Doxycycline . . . don't leave home without it.
Early last month, day after day, I felled beetle-infested pine trees, removing limbs, cutting the trunks to manageable length, then carting and dragging all of it down to the burn pile on the meadow. I was constantly knee deep in habitat for one of our most active local families, the Amblyomma clan.
Around our rustic acres, these Amblyommas often mix with the Rhipicephalus crowd. It is a down-home bloodletting when the Dermacentor bunch arrives. They love to attack us, and they will jump at the first opportunity.
We don't call them by their names. We just call them ticks.
The moist early months of 2007 produced a bonanza of these tenacious arachnids around our neighborhood. Despite my semi-religious daily application of DEET-laced repellent, I was fair game for these eight-legged animals. I was bitten (on the ankles and around the waist) eight times in a one-week period. Most of the perpetrators were Amblyomma (Lone Star ticks). I would find these little passengers as I showered after work. By that time, they had done their job, and the itching began within 24 hours.
I began to feel the effects within a few days: I had tick fever. The symptoms were painful joints, weak and aching muscles, fatigue, a periodic fever of 1-2 degrees, frequent shortness of breath and a reddening and slight swelling of my lower legs. None of this was a surprise, as this was my third experience with tick fever (ehrlichosis).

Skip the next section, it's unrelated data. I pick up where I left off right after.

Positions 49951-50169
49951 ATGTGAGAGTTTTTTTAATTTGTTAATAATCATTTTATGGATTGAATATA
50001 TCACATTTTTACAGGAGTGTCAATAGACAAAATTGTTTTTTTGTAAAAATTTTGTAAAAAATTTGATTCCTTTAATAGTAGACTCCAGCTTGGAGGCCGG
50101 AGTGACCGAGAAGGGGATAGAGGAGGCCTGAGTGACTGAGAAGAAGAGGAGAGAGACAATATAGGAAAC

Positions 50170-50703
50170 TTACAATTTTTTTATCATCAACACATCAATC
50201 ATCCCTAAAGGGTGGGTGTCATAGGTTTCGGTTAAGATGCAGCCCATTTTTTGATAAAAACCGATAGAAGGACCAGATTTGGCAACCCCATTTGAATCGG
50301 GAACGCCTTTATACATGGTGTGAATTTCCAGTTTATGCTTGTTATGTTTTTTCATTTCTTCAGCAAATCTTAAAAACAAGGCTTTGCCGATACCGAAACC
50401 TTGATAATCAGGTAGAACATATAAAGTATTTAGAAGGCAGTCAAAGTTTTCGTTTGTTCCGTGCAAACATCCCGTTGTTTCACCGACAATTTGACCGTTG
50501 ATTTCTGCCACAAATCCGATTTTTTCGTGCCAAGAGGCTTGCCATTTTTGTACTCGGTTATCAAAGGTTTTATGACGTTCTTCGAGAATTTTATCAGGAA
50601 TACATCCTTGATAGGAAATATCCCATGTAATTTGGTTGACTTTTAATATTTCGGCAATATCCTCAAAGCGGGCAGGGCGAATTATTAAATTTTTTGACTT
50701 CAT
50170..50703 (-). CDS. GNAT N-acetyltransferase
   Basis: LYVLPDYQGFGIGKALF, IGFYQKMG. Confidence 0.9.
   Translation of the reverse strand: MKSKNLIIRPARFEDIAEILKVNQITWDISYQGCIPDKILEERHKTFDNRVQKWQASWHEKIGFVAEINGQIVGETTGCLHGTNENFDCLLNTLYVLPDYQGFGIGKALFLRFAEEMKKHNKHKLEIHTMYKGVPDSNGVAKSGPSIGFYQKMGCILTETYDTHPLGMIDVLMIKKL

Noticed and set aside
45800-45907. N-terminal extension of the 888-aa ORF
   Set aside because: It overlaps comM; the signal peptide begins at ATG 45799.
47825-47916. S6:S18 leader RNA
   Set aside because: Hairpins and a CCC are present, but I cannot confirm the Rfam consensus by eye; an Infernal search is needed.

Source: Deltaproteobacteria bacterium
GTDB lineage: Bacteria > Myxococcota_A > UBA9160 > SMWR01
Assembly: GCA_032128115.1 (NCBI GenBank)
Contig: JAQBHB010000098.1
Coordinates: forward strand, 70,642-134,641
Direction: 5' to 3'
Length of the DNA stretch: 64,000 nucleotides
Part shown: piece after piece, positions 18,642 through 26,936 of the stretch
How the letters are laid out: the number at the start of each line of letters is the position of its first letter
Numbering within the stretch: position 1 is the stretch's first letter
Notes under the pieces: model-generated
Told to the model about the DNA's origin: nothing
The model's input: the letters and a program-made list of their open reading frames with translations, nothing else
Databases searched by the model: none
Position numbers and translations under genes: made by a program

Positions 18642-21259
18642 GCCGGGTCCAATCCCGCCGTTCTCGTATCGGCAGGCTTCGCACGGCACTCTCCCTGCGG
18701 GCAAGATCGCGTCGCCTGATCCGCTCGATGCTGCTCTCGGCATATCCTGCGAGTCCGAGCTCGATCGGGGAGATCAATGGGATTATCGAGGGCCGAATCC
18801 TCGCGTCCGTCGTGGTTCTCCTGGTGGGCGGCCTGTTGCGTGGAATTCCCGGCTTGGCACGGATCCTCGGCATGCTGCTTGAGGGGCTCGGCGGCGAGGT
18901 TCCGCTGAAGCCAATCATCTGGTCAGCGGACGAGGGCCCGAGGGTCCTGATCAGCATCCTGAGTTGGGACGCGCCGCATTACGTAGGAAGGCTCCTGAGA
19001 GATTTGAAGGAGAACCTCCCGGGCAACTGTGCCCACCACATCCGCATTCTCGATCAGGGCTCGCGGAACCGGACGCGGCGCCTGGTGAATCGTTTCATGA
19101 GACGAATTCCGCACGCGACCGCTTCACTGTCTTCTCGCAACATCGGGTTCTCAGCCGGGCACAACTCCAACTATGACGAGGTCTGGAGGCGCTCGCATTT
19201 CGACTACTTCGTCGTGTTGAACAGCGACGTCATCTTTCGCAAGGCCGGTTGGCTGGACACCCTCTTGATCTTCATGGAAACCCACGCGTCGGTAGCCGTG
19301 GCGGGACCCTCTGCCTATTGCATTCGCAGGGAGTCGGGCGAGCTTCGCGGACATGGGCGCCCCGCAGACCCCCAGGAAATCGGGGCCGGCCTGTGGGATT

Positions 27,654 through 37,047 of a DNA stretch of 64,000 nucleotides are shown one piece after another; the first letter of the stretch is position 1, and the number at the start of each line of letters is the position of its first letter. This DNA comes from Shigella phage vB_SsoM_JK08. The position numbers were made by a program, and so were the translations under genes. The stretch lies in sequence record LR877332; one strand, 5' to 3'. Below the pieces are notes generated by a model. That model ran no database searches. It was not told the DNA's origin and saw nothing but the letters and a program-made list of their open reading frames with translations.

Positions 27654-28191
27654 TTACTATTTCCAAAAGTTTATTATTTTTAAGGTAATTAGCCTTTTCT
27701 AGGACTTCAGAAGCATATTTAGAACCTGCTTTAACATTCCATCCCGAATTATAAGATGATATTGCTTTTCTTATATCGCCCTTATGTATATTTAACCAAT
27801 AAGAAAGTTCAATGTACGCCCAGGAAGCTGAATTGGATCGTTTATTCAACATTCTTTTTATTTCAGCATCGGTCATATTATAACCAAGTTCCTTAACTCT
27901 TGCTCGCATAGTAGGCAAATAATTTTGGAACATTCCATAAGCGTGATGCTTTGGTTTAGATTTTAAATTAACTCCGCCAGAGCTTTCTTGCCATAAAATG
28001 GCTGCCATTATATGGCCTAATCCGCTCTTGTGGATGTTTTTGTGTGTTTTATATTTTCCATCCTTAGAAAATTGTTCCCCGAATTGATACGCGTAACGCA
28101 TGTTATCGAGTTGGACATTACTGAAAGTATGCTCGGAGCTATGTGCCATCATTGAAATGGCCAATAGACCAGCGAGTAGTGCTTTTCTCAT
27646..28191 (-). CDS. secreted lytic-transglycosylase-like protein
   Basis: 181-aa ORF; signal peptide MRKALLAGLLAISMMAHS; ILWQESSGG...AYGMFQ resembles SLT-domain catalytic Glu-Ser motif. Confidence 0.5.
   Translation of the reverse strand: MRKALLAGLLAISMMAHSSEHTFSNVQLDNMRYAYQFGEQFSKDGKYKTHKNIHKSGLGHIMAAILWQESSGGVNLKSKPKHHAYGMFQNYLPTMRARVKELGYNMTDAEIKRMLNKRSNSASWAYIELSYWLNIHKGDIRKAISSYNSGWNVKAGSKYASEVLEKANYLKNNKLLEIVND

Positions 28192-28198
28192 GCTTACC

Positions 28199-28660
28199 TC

This time, I didn't visit my doctor right away. We were leaving immediately on a long vacation, and I intended to catch up with a doctor friend in Detroit to get the standard treatment of doxycycline antibiotic. But I missed connections with him there, traveled to Canada and suffered with the symptoms for almost a month before I got home to my own doctor.
I finished the two-week course of doxycycline, but the episode has left me physically weakened. I have missed my regular workouts at the gym, and I expect the climb back to 100 percent health to be long.
It was a foolish procrastination — how foolish I didn't know until just this morning when I read on a state health department Web site: “If not treated early, Ehrlichiosis is potentially fatal, especially in the elderly, those with compromised immune systems, people with diabetes, and those with collagen vascular disease.”